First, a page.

The development and feasibility testing of a digital health intervention for reducing Estonian adolescent and young adult alcohol and tobacco consumption.
University of Cambridge
Public Health and Primary Care
Doctor of Philosophy (PhD)
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Voolma, S. (2017). The development and feasibility testing of a digital health intervention for reducing Estonian adolescent and young adult alcohol and tobacco consumption. (Doctoral thesis). https://doi.org/10.17863/CAM.13884
This project aimed to develop a digital web and mobile phone intervention for reducing Estonian adolescent and young adult alcohol and tobacco consumption. A systematic review was conducted, including a meta-analysis based on 32 randomised controlled trials, to investigate the associations with effectiveness of digital interventions in reducing adolescent and young adult alcohol and tobacco consumption. Digital interventions reduced adolescent and young adult weekly drinking (mean difference = -0.55, 95% CI (-1.04, -0.05), I2=93%) and monthly binge drinking (mean difference = -0.30, 95% CI (-0.55, -0.05), I2 = 75%). Digital interventions increased smoking cessation (risk ratio = 1.70, 95% CI (1.37, 2.11), I2= 35%). A qualitative focus group study with Estonian adolescents and young adults (N=22) indicated a lack of knowledge regarding effects of alcohol and tobacco consumption early in life and a recognition of the difficulty to change alcohol and tobacco consumption. A web and mobile phone based intervention programme was appealing to the focus group participants. The development of the first individually tailored web and mobile phone intervention targeting Estonian adolescent and young adult alcohol and tobacco consumption was undertaken. The content of this intervention was informed by the systematic review and meta-analysis, focus group study, psychological theory, and participatory design. The intervention, called MyOwnMe, is a tailored web program linked to a daily mobile phone text-messaging program. A pilot study with Estonian adolescents and young adults (N=22) indicated feasibility of implementation in Estonia and acceptability of intervention content. No difference was found between the intervention and control group in alcohol (mean difference = -0.2 95% CI (-0.9, 0.6), p = 0.62) or tobacco consumption (30-day abstinence from cigarette smoking RR = 1.25, 95% CI (0.81, 1.94)) after the 8-week study period. Results of this pilot study will be used for recommendations in this thesis on the development of individually tailored web and mobile phone interventions for Estonian adolescents and young adults.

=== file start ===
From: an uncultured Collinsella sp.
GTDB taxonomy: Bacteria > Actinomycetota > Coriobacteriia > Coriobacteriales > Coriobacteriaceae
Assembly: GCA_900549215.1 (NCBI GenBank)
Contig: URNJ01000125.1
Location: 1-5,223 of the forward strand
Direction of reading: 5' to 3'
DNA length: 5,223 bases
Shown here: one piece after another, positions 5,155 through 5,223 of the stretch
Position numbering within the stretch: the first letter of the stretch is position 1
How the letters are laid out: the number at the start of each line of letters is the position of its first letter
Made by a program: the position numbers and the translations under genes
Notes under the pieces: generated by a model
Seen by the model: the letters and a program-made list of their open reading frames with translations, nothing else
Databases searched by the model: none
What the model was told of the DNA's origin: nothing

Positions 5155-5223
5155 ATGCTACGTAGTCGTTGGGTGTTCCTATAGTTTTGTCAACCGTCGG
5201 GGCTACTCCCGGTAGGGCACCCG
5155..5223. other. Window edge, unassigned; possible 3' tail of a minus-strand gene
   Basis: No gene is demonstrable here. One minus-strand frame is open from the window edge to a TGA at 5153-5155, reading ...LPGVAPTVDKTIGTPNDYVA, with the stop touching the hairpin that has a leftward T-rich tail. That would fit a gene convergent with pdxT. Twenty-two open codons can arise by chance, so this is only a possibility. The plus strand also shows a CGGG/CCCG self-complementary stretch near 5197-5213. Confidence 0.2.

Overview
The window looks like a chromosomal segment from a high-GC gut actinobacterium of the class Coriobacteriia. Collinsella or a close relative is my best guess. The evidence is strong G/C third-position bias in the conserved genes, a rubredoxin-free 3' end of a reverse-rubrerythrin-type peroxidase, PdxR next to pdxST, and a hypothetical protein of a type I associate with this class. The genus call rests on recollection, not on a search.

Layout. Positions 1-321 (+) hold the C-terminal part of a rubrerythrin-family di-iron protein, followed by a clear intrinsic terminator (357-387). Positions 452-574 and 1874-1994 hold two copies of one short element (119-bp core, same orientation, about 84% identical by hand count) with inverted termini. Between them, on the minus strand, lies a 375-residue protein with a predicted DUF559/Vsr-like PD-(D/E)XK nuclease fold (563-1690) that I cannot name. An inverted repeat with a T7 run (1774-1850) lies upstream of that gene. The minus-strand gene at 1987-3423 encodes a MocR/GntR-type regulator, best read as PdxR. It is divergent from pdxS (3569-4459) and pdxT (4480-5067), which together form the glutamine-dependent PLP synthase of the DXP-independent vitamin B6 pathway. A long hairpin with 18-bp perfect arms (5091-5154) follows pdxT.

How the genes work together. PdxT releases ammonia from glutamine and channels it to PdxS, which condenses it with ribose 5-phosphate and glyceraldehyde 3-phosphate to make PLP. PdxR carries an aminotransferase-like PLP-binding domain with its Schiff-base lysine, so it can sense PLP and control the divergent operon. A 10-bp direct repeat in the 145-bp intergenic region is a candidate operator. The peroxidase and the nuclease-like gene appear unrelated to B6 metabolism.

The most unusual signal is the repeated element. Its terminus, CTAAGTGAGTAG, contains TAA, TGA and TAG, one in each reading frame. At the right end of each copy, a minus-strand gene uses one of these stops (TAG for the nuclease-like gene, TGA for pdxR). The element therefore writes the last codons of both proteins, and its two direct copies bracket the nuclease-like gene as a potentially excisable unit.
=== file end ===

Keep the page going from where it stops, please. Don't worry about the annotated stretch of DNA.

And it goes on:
alcohol, tobacco, adolescent, behaviour change, young adult, public health, digital health
Medical Research Council, UK Sihtasutus Archimedes, Estonia
This record's DOI: https://doi.org/10.17863/CAM.13884
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